This post is the second—and last—in a two-part series that covers defending your Windows environment against offensive PowerShell. To catch up, check out Part 1, “The PowerShell Boogeyman: How to Defend Against Malicious PowerShell Attacks.”

Hello! My name is Josh Frantz. I work as a security consultant for Rapid7 and am back again to discuss how to get logs into your SIEM and create custom alerts to detect certain behaviors in those logs. We will be using InsightIDR, Rapid7’s incident detection and response tool, in this example, but the configurations should work with any tool.

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As recommended in Part 1, let’s say you have all of your endpoints logging PowerShell commands via Group Policy. Fantastic! However, how do you get all of those logs into your SIEM? This seems like a daunting task, but it’s actually much easier than you’d expect. We will be using NXLog and Windows Event Forwarding (WEF), something you’ve (probably) never heard of.

Image source: ImgFlip

What is Windows Event Forwarding?

Simply put, Windows Event Forwarding (WEF) is a way you can get any or all event logs from a Windows computer, and forward/pull them to a Windows Server acting as the subscription manager. On this collector server, your subscription setting can either pull logs from your endpoints, or have your endpoints push their logs to the collector. Either way, this process uses WinRM, so there is no need to install additional software in order to get the logs to this collector.

This approach provides several benefits:

  • Scalable: New machines are automatically enrolled in the defined subscription based on organizational unit.
  • XML-Based: You can use your favorite version-control software to control configurations.
  • Encrypted: Events are sent using Kerbero and encrypted by default.
  • Lightweight: Both across network usage and resource consumption.

To start, you will need a collector server (not an InsightIDR collector, but a Windows Server). For up to 5,000 endpoints, a virtual machine with 2 CPU cores and 8GB RAM should do the trick. Beyond that, we recommend 4 CPU cores and 16GB RAM. From our development environment, here is what we monitored across a 24-hour collection period for 2,500 endpoints:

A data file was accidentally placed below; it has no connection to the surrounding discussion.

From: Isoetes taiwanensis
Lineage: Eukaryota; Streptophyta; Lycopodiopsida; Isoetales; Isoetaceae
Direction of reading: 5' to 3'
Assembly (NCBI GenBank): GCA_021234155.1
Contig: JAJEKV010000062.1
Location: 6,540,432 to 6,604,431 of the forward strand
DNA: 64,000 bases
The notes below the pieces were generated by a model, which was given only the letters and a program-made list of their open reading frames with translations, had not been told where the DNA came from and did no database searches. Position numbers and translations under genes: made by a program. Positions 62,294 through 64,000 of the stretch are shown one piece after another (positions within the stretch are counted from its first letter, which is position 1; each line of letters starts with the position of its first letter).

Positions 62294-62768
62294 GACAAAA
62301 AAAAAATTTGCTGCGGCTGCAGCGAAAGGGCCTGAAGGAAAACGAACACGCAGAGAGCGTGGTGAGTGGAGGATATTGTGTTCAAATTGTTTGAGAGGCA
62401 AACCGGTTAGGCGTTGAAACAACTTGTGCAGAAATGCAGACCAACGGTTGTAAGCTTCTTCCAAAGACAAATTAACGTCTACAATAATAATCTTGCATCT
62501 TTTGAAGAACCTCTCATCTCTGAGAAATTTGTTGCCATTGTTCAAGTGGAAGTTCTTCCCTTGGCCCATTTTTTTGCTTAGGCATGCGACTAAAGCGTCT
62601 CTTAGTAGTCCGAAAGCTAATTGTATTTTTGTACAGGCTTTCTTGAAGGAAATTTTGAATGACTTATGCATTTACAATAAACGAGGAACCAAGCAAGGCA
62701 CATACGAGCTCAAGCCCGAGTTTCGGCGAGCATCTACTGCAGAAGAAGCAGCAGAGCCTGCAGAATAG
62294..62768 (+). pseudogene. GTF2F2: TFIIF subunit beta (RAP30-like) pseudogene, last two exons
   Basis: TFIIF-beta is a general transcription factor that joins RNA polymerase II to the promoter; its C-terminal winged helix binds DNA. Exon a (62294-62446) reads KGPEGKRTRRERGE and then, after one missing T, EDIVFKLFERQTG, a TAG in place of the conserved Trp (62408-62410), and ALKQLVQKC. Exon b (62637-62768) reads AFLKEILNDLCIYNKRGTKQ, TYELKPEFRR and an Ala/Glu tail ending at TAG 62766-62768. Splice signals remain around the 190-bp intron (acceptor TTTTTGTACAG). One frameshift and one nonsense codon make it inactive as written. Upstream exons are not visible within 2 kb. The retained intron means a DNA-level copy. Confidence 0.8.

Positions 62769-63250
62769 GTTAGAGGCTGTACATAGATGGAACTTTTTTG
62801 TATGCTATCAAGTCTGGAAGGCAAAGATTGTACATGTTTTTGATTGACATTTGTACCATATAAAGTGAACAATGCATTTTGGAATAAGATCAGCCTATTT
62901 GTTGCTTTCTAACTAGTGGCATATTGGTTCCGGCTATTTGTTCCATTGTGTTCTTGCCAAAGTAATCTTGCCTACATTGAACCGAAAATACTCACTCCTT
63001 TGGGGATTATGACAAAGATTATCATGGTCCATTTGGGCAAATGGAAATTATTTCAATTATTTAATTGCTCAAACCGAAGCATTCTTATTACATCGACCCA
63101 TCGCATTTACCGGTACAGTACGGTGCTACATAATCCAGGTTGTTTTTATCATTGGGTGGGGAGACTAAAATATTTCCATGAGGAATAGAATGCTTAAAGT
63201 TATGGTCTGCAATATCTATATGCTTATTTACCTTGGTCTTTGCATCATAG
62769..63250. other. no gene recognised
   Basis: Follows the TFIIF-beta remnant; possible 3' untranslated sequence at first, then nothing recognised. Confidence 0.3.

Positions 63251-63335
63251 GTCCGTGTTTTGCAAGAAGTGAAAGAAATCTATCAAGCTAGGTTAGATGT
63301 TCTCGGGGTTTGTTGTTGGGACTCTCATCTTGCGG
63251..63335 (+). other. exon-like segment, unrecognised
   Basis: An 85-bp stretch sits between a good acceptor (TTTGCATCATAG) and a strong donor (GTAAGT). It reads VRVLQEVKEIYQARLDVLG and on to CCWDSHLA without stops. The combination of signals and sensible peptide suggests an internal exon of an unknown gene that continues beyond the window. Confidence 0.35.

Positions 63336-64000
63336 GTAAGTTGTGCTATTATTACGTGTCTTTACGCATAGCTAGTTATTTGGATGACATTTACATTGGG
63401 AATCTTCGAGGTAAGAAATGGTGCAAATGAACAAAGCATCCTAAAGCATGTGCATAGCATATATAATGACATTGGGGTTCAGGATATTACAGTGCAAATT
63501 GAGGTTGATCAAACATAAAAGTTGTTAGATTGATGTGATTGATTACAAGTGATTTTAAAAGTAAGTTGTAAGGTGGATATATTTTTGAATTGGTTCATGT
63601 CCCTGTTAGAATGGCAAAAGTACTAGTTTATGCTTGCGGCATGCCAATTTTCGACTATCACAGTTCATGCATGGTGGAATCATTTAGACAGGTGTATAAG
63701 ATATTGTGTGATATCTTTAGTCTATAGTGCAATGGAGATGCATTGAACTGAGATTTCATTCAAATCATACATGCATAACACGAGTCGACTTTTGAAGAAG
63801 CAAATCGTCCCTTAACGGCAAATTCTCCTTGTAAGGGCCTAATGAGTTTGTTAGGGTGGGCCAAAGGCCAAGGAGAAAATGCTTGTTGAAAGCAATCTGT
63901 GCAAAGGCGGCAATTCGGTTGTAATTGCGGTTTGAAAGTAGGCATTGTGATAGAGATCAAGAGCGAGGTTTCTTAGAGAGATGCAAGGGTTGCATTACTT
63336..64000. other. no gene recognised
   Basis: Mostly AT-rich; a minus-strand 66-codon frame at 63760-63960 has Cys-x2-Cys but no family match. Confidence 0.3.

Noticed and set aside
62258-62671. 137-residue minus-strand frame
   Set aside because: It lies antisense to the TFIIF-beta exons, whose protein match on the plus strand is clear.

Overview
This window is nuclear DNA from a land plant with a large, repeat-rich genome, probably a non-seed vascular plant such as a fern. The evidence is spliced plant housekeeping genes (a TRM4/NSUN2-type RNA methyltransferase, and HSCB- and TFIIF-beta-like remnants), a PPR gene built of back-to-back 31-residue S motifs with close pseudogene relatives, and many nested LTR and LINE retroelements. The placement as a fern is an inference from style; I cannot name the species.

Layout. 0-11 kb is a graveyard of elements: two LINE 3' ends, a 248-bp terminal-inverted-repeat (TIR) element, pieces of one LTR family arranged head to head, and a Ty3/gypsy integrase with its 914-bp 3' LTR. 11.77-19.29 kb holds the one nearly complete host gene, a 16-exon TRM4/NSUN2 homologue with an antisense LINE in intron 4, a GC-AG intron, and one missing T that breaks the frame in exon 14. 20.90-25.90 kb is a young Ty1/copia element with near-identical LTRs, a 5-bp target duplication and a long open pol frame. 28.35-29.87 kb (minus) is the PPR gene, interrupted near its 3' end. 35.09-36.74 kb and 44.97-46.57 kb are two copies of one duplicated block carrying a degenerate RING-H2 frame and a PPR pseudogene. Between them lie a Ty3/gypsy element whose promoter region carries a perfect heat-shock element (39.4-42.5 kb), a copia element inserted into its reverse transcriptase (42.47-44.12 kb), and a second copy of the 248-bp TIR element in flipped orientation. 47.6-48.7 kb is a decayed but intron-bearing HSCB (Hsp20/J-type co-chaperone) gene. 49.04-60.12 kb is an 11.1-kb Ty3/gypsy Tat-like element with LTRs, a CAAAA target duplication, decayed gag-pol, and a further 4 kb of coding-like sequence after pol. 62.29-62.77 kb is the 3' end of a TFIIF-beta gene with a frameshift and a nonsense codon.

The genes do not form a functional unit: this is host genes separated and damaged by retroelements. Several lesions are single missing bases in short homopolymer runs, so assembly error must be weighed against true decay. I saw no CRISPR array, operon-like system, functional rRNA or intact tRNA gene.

• 500,000 logs pulled
  • 3GB bandwidth used on LAN
  • CPU did not exceed 10% usage
  • RAM did not exceed 50% usage

Okay, so how do I set this up?

After you’ve provisioned your server, we will assume three things:

  1. Your collector server has access to all your endpoints’ Event Logs (hint: Use the “Log Readers” domain group for this).
  2. Your endpoints and collector server must have WinRM-enabled.
  3. You can create a Group Policy that sets up a subscription manager on all your endpoints (if you’re pushing endpoint events to the WEF collector).

Step 1: Log into your collector server, and as an administrator, run Event Viewer. In the console tree, click Subscriptions. It will prompt you to start the service, which is used to collect events. Select Yes.

On the Actions menu, click Create Subscription. Fill out the name and description, then select a Destination Log (by default, the forwarded logs are put in the Forwarded Events log set). For our purposes, we will use the Collector Initiated subscription type. Click the Select Computers button, and add the appropriate AD groups or computers from which you will collect logs. You can test the connection from the Collector server to a computer by pressing the Test button.

Here is where it gets good: You’re going to create a subscription to pull in events related to PowerShell transcription logging—so, if someone runs PowerShell, you get the event log for it on your Collector. I’ve put the XML template on GitHub—feel free to edit it as you need. This XML template logs event ID 4104 within the PowerShell log set on each computer with logging enabled.

Therefore, hit the Select Events button, and paste in the above XML in the XML tab. The Advanced section allows you to select a specific machine or user account, but for now, use the machine account of the server. For Event Delivery Optimization, we’ll set it to Minimize Latency.

Here’s a breakdown of your options:

  • Normal: This option ensures reliable delivery of events and does not attempt to conserve bandwidth. This is not the appropriate choice if you need the events to be forwarded as soon as possible or you need tighter control over your bandwidth. It gets the events every 15 minutes via a pull delivery mode.
  • Minimize Bandwidth: This option limits the use of network bandwidth for event delivery, and is appropriate if you want to limit the frequency of network connections used to deliver events. It uses a push delivery mode, with a heartbeat interval of six hours.